City of Newburgh property owners were surprised to get a letter in the mail this month asking for information about their homes and buildings. The letter was part of an effort to fully catalogue the city’s rental properties and ramp up code enforcement.
The city’s rental registry law requires that landlords register their buildings with the city in order to obtain a rental license. But, so far, city officials say the ordinance has fallen short of meeting its goal of providing a comprehensive record of rental properties.
“No matter how we slice or dice the data, there are always a significant number of properties that are left out,” said City Manager Michael Ciaravino at City Hall last Thursday.
“What we decided to do was blanket the entire community with notices.. that require single-family homeowners to either affirmatively state or deny whether they have other tenants or other dwellings in their residences.”
A form accompanied the letter asking property owners how many rental units they owned. But, the letter caused confusion, especially among homeowners with no rental units. On Facebook last week, residents said they found the letter “threatening” and complained that a Spanish version of the letter was not also sent out.
“It was nasty,” said landlord and single-family homeowner Christine Bello, referring specifically to part of the letter which read, “if you fail to register this rental property within 10 days of receipt, you will be subject to an action in Newburgh City Court seeking civil penalties…”
“All the information is on the assessment roll,” Bello complained, suggested the city cull the information that way.
The mass mailing occurred, essentially, due to a computer glitch, said city acting Fire Chief Terry Ahlers on Friday. “Due to limitations on computer software, there was no way to filter out single-family, owner-occupied homes,” Ahlers said. “That’s why everybody is getting a letter.”
“Don’t panic,” Newburgh Mayor Judy Kennedy told residents last week. “We need to know who’s doing what.”
Homeowners living in single-family homes may fill out a simple form available at City Hall or the city Code Compliance Department on Grand Street to certify there are no rented units in their building, the mayor explained.
City Building Inspector William Horton said the goal is “systemic change” to improve the quality of housing in the city. “We’re holding these landlords to a standard. They’re going to meet the code and, if not, we’re bringing them to court,” he told residents, who broke out into applause at City Hall on Thursday.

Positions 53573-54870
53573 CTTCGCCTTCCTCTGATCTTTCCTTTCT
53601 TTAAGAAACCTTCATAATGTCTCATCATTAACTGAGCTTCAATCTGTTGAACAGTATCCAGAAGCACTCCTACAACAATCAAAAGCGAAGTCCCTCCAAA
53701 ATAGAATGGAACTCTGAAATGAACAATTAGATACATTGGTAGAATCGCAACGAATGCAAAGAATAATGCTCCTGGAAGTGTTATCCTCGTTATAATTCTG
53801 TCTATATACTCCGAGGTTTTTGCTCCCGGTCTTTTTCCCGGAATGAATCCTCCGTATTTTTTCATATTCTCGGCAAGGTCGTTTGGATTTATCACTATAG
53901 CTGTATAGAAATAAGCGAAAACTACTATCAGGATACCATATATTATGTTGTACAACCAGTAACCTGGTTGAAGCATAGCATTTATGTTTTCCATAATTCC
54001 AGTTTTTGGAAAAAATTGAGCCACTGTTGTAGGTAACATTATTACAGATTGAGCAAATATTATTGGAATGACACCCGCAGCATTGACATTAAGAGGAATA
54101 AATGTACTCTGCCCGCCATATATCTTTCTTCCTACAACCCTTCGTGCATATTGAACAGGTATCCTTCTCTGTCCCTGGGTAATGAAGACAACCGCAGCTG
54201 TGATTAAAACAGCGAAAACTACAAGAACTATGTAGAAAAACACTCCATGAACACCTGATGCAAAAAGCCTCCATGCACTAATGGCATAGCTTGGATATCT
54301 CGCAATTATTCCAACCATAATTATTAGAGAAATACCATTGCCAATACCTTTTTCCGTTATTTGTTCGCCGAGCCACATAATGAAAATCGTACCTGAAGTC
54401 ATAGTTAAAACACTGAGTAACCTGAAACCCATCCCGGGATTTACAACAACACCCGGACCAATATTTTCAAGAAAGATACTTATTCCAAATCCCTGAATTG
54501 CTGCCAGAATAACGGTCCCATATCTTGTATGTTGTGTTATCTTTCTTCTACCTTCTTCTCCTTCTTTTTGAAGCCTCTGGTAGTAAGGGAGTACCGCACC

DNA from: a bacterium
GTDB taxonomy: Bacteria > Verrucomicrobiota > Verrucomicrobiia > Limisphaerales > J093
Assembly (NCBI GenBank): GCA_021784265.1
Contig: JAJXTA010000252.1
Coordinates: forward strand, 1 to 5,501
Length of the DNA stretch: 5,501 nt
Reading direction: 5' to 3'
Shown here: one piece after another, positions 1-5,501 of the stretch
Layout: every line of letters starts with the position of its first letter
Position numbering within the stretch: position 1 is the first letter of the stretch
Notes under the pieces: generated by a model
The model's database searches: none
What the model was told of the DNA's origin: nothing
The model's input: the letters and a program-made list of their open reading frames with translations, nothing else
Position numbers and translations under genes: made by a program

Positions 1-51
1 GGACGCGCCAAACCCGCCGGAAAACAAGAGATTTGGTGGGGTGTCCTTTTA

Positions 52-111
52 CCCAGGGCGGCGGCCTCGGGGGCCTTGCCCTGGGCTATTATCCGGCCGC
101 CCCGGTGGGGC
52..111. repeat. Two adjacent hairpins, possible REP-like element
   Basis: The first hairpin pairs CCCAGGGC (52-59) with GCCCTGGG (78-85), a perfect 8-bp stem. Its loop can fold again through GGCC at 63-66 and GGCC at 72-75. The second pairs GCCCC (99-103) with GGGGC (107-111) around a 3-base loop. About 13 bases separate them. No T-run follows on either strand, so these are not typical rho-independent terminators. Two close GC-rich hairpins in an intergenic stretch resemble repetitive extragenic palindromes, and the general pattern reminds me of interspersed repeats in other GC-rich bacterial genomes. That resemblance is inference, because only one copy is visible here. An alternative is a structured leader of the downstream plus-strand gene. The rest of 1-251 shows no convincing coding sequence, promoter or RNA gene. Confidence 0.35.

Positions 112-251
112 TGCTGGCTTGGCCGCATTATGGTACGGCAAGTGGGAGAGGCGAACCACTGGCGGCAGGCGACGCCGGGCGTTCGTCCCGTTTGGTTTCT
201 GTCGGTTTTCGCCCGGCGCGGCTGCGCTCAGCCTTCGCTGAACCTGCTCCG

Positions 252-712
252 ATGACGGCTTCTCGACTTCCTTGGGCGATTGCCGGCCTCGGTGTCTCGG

Some landlords use buildings as “cash cows” without putting much back into their properties, Horton said, and some claim tax credits for owner-occupied homes while renting buildings out to tenants.
Some of the city’s commercial buildings have been reconstructed into dwelling units; others, approved for two, three and four families, have been changed into single-room occupancy buildings, Horton said.
One fine example turned up earlier this year, when one building owner was renting a dozen or more single rooms in her single-family home on Grand Street. The building was condemned after police and fire crews responded to an emergency with one of the tenants, who was found living in a state of extreme squalor.
Last month, a commercial building on Broadway was found to have multiple rental units, including four individual rooms in the basement. “There was no way out except a long hallway at the back of the building that led to a stairwell,” Horton said, posing a serious safety hazard.
Jesus Cruz was later charged with first-degree arson, accused of setting fire to the building after it was condemned due to a number of building-code violations. Fire officials reported that Cruz, the owner of a deli located on the ground floor, was illegally renting the building out.
The registry’s main goal is safety, Horton insisted. Renters deserve the same level of safety as anyone in the city, he added. “Substandard housing has plagued the city for 40-plus years,” he said. “We cannot accept the risk of having people living in substandard buildings that are unsafe anymore.”
The city’s code enforcement initiative was recently supported by two grants: a Cities RISE grant from the New York State Office of the Attorney General and a Local Initiatives Support Corporation grant, which enabled the city to hire a part-time, vacant-building specialist and a full-time, occupied-building specialist this year.
Certification forms are available at Newburgh City Hall, located at 87 Broadway, and the city Code Compliance Department, located at 123 Grand Street. Forms can also be found online on the city’s Facebook page and on the city’s website at Cityofnewburgh-ny.gov.
For more information, contact city Code Compliance at 845-569-7400.
By SHANTAL RILEY